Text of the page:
In addition, the Court addressed the issue whether Internet searches such as Wikipedia search could be relied on as an evidence in the Court. The weight of internet search results including Wikipedia search in this case was deemed as doubtful as the Court was not informed of the authorship and the source of information relied by the author of the website. Further, the Court ruled that results of internet search and Wikipedia search are not considered by the Court in cases related to trademarks and tort of passing off.

The Court also addressed the issue whether there is any effect on the distinctiveness of the goods or services when a house brand and a sub-brand are used together. The Court held that the Defendant had failed to discharge the burden to prove that the Plaintiff’s mark is not distinctive over the Plaintiff’s biscuits. Further, the Court is of the view that the house brand and the sub-brand are in law “stand alone” trademarks that have their own distinctiveness when both of the house brand and the sub-brand are used together in respect of the same goods or services, given that the trademarks falls within the criteria of distinctiveness within the meaning under section 37(c) TMA.  

In regard to the issue of passing off, the Plaintiff proven that the Plaintiff did enjoy goodwill in its business related to the Plaintiff’s mark and the get-up of the plaintiff’s biscuits. The Court opined that although there are differences between the Plaintiff’s get-up and the Defendant’s get-up, they share striking similarities and consequently concluded that the Defendant had misrepresented to the public which leads or likely to lead the public to believe that the Defendant’s biscuits are that of the Plaintiff’s. As such, the Court ruled that the Defendant passed off the Defendant’s biscuits as the Plaintiff’s biscuits by the use of the Defendant’s mark and the Defendant’s get-up. Further, the Plaintiff also proved a likelihood of damage to the Plaintiff’s goodwill caused by the Defendant’s misrepresentation. In conclusion, the court decided that the Plaintiff’s claim was allowed with cost and the Defendant’s counterclaim was dismissed, hence the Defendant failed in expunging the Plaintiff’s mark.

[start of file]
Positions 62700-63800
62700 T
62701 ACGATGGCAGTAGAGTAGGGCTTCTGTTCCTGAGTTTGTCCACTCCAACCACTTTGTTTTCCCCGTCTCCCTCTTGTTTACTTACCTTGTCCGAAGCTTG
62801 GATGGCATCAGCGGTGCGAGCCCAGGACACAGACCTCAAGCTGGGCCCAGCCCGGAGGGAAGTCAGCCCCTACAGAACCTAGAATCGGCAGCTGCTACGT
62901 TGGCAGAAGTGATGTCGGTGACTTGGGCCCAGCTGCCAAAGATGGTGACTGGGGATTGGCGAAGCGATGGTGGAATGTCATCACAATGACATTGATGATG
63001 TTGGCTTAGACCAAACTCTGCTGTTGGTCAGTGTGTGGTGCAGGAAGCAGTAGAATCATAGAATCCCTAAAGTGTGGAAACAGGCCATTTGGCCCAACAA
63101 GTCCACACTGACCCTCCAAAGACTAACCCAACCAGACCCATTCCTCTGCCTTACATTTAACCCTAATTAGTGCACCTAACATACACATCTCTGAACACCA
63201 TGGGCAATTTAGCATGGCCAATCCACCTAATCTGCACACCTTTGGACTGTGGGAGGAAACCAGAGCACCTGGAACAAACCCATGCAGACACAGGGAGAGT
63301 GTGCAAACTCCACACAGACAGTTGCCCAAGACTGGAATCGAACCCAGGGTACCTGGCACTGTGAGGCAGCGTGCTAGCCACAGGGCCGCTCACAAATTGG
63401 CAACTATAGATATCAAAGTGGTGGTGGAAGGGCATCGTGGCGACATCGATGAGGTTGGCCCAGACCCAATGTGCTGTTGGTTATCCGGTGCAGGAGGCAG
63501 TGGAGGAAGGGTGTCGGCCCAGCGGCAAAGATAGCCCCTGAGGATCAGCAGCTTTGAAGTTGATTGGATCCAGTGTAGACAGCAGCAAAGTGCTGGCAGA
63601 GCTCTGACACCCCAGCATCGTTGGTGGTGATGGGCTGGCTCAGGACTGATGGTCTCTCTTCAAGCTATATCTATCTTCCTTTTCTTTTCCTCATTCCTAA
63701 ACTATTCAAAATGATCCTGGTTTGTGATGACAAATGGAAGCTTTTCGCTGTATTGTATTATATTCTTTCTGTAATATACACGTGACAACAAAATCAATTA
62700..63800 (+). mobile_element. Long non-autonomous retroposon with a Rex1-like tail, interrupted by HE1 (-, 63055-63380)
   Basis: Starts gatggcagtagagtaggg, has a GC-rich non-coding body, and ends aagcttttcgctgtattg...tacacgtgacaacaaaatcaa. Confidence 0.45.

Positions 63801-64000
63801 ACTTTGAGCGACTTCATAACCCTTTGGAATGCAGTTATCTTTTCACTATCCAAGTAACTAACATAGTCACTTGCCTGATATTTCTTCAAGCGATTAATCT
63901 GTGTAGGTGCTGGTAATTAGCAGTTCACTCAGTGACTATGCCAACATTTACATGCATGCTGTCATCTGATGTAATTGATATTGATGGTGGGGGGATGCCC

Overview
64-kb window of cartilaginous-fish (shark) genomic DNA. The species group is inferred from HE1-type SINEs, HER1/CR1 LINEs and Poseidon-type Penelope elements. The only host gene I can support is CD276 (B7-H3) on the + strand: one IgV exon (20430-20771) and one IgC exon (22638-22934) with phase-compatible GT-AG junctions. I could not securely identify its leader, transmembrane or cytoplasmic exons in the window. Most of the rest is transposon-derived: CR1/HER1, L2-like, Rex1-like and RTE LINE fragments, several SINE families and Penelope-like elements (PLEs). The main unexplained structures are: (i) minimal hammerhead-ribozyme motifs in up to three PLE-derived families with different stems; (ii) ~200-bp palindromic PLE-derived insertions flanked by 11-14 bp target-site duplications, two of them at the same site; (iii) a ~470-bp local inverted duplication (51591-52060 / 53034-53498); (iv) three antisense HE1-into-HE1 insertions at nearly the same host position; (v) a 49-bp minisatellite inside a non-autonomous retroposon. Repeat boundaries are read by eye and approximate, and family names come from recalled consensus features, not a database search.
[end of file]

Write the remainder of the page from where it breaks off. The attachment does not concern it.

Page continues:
Dissatisfied with the outcome of the case in the High Court, Huasin Food Industries Sdn Bhd (from now onwards referred as “the Appellant”) had filed an appeal with the Court of Appeal. The Appellant argued that the High Court had (i) failed to properly assess a likelihood of deception or confusion in respect of trademark infringement; (ii) misrepresentation of the mark for the purposes of passing-off; and (iii) failed to compare the whole of the Appellant’s packaging bearing the Appellant’s Trademark to the whole of the product packaging of Munchy Food Industries Sdn Bhd (from now onwards referred as “the Respondent”) bearing the Respondent’s Trademark, and their relevant circumstances of use.

Upon reviewing the appeal records and the submissions by both parties, the Court of Appeal held that:

  • that both the Appellant and the Respondent are genuine traders and the TMA is not meant to give any form of monopoly to traders that will affect the consumers. The TMA itself provides provision for genuine traders who claim probable confusion may arise to seek suitable orders from the registrar of trade marks to vary the mark itself; and
  • that the TMA is framed in such a way for the Court to consider whether the parties should have sought orders for co-existence of the marks to avoid confusion and generate healthy competition for the benefit of the public as opposed to exercise minute technical arguments and reliance of cases from jurisdiction where ‘co-existence’ may not be part of the law.